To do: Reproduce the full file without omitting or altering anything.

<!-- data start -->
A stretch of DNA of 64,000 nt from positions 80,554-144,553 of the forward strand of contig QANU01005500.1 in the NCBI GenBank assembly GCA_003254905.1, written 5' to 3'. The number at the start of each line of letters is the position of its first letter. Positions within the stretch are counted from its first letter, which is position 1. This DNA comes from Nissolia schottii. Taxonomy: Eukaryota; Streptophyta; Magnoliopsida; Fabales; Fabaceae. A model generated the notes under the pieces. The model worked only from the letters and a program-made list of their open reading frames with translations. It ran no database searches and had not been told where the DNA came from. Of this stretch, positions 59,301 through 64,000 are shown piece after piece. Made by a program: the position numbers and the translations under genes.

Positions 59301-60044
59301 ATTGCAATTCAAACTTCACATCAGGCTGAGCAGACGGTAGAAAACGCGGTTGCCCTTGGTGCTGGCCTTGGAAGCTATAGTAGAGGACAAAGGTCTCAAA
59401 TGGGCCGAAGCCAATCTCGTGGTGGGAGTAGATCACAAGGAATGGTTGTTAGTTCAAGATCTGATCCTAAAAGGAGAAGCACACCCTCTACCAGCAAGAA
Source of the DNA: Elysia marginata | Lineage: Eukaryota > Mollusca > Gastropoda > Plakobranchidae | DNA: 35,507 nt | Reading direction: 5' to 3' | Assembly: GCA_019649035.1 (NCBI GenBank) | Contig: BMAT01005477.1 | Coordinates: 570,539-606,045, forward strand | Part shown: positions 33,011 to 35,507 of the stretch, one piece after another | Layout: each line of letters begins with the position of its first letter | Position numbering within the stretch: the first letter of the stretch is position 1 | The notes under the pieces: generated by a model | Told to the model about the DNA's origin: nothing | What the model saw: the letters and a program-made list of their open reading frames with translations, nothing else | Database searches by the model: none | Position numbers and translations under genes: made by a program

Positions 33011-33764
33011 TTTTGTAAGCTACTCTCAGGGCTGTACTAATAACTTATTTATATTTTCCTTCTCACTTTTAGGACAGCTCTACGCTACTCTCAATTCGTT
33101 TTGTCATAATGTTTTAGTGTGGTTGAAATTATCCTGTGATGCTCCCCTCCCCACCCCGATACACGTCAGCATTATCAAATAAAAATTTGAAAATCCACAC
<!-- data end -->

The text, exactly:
A stretch of DNA of 64,000 nt from positions 80,554-144,553 of the forward strand of contig QANU01005500.1 in the NCBI GenBank assembly GCA_003254905.1, written 5' to 3'. The number at the start of each line of letters is the position of its first letter. Positions within the stretch are counted from its first letter, which is position 1. This DNA comes from Nissolia schottii. Taxonomy: Eukaryota; Streptophyta; Magnoliopsida; Fabales; Fabaceae. A model generated the notes under the pieces. The model worked only from the letters and a program-made list of their open reading frames with translations. It ran no database searches and had not been told where the DNA came from. Of this stretch, positions 59,301 through 64,000 are shown piece after piece. Made by a program: the position numbers and the translations under genes.

Positions 59301-60044
59301 ATTGCAATTCAAACTTCACATCAGGCTGAGCAGACGGTAGAAAACGCGGTTGCCCTTGGTGCTGGCCTTGGAAGCTATAGTAGAGGACAAAGGTCTCAAA
59401 TGGGCCGAAGCCAATCTCGTGGTGGGAGTAGATCACAAGGAATGGTTGTTAGTTCAAGATCTGATCCTAAAAGGAGAAGCACACCCTCTACCAGCAAGAA
Source of the DNA: Elysia marginata | Lineage: Eukaryota > Mollusca > Gastropoda > Plakobranchidae | DNA: 35,507 nt | Reading direction: 5' to 3' | Assembly: GCA_019649035.1 (NCBI GenBank) | Contig: BMAT01005477.1 | Coordinates: 570,539-606,045, forward strand | Part shown: positions 33,011 to 35,507 of the stretch, one piece after another | Layout: each line of letters begins with the position of its first letter | Position numbering within the stretch: the first letter of the stretch is position 1 | The notes under the pieces: generated by a model | Told to the model about the DNA's origin: nothing | What the model saw: the letters and a program-made list of their open reading frames with translations, nothing else | Database searches by the model: none | Position numbers and translations under genes: made by a program

Positions 33011-33764
33011 TTTTGTAAGCTACTCTCAGGGCTGTACTAATAACTTATTTATATTTTCCTTCTCACTTTTAGGACAGCTCTACGCTACTCTCAATTCGTT
33101 TTGTCATAATGTTTTAGTGTGGTTGAAATTATCCTGTGATGCTCCCCTCCCCACCCCGATACACGTCAGCATTATCAAATAAAAATTTGAAAATCCACAC